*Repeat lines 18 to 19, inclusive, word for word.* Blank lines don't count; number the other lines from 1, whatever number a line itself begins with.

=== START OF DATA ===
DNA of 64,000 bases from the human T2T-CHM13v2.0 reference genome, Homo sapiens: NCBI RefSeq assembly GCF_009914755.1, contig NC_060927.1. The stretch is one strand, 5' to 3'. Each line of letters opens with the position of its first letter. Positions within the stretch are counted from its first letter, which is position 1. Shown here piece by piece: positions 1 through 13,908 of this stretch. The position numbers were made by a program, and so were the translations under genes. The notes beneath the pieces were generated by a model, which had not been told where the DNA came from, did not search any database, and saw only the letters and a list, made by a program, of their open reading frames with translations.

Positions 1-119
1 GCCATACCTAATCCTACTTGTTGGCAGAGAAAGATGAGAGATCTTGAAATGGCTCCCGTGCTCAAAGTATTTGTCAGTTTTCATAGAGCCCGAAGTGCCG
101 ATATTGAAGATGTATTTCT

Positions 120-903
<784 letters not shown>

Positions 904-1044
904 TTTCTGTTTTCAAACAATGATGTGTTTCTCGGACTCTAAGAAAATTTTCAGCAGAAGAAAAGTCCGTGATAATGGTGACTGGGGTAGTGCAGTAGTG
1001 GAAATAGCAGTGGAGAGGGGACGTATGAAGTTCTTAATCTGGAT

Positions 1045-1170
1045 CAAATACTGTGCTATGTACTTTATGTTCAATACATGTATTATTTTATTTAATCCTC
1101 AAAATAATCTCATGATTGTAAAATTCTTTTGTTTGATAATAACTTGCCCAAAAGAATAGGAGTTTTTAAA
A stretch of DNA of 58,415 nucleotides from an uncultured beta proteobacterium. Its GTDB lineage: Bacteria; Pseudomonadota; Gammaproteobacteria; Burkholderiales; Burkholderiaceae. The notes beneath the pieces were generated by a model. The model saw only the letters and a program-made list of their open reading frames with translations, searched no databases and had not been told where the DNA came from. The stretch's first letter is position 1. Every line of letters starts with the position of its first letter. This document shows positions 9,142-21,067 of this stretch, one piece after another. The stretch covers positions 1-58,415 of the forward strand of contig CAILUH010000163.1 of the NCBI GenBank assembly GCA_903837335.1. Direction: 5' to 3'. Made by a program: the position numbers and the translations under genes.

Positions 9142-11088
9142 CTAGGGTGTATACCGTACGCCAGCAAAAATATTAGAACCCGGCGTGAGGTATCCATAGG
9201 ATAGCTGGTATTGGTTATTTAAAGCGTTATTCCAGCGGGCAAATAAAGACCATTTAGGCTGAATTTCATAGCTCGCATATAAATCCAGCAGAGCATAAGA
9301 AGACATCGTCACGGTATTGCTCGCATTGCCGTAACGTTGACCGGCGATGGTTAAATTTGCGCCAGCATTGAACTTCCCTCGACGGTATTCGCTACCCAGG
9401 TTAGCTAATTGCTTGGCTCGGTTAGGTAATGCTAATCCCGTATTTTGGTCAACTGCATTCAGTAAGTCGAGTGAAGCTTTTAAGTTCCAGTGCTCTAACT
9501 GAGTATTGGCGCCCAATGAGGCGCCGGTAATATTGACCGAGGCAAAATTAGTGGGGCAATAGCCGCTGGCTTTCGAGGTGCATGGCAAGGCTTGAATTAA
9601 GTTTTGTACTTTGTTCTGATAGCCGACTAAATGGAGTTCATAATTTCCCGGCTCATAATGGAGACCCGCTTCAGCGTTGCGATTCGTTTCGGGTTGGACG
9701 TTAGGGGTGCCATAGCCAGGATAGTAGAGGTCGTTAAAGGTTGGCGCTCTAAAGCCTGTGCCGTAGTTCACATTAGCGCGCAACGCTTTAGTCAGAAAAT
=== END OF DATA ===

9401 TTAGCTAATTGCTTGGCTCGGTTAGGTAATGCTAATCCCGTATTTTGGTCAACTGCATTCAGTAAGTCGAGTGAAGCTTTTAAGTTCCAGTGCTCTAACT
9501 GAGTATTGGCGCCCAATGAGGCGCCGGTAATATTGACCGAGGCAAAATTAGTGGGGCAATAGCCGCTGGCTTTCGAGGTGCATGGCAAGGCTTGAATTAA